Drugs

Author: Les Iversen

Publisher: Oxford University Press

ISBN: 0198745796

Category:

Page: 144

View: 9392

The twentieth century saw a remarkable upsurge of research on drugs, with major advances in the treatment of bacterial and viral infections, heart disease, stomach ulcers, cancer, and metal illnesses. These, along with the introduction of the oral contraceptive, have altered all of our lives. There has also been an increase in the recreational use and abuse of drugs in the Western world. This Very Short Introduction, in its second edition, gives a non-technical account of how drugs work in the body. Reviewing both legal (alcohol, nicotine, and caffeine) and illegal drugs, Les Iversen disscusses why some are addictive, and whether drug laws need reform. ABOUT THE SERIES: The Very Short Introductions series from Oxford University Press contains hundreds of titles in almost every subject area. These pocket-sized books are the perfect way to get ahead in a new subject quickly. Our expert authors combine facts, analysis, perspective, new ideas, and enthusiasm to make interesting and challenging topics highly readable.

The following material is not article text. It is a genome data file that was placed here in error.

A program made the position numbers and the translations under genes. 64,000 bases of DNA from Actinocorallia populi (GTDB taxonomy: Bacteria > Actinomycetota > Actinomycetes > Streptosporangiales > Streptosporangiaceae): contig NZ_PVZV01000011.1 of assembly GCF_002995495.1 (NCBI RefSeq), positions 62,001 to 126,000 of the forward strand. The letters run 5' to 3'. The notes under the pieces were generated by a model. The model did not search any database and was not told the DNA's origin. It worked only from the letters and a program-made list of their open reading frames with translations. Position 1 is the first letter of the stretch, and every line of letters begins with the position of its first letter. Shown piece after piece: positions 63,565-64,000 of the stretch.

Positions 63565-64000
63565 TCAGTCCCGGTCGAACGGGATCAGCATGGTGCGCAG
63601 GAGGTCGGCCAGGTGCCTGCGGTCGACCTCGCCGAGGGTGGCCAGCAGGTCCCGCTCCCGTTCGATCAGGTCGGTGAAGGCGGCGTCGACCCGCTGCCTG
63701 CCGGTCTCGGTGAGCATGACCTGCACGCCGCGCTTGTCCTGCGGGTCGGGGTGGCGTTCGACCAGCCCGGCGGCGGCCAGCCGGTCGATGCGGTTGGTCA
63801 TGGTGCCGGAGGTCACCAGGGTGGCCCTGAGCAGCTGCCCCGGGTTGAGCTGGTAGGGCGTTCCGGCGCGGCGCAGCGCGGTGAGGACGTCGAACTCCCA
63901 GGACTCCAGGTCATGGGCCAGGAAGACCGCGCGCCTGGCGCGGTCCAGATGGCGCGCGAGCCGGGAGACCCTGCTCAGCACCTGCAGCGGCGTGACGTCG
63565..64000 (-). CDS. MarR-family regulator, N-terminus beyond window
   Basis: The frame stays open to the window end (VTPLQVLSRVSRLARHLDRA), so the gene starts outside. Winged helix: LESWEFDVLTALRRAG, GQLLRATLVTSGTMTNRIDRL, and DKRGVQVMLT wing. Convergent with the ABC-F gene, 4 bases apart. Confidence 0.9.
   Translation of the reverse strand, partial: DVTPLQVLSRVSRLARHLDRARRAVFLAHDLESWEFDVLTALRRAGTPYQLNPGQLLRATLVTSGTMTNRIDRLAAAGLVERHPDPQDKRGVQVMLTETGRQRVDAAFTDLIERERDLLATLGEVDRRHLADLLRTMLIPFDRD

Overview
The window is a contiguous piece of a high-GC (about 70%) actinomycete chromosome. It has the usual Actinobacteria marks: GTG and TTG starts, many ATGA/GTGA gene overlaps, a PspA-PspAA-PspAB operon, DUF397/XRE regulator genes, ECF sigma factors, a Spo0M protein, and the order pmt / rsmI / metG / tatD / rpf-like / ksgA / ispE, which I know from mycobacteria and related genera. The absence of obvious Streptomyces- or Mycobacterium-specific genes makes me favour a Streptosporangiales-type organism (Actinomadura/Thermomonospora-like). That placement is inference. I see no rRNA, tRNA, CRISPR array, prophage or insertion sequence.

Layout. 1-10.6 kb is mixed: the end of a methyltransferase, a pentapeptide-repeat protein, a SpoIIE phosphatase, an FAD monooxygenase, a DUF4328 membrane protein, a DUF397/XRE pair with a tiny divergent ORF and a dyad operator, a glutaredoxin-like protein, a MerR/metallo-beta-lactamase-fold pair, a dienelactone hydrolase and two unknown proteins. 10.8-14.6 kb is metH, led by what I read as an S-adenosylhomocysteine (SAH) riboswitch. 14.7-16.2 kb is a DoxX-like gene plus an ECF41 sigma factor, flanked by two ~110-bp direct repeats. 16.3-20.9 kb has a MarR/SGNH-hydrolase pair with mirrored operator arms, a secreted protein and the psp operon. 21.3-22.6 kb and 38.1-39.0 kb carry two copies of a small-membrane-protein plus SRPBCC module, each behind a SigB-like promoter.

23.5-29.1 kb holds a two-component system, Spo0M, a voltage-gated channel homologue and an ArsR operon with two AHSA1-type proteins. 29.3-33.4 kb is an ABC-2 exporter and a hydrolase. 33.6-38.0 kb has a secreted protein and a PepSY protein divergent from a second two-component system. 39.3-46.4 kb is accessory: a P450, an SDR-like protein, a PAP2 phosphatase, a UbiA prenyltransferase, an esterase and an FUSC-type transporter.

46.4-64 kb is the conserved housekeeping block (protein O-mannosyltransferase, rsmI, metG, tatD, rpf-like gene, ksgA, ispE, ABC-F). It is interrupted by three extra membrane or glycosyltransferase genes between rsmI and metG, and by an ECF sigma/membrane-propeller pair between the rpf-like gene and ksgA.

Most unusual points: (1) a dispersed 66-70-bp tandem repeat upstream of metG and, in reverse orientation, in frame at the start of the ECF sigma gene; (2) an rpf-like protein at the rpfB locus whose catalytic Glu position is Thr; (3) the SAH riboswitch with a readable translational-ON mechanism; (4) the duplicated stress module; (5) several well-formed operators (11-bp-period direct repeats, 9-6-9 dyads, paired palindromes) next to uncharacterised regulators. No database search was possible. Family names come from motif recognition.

Cancer: A Very Short Introduction

Author: Nick James

Publisher: OUP Oxford

ISBN: 0191620114

Category: Medical

Page: 152

View: 8279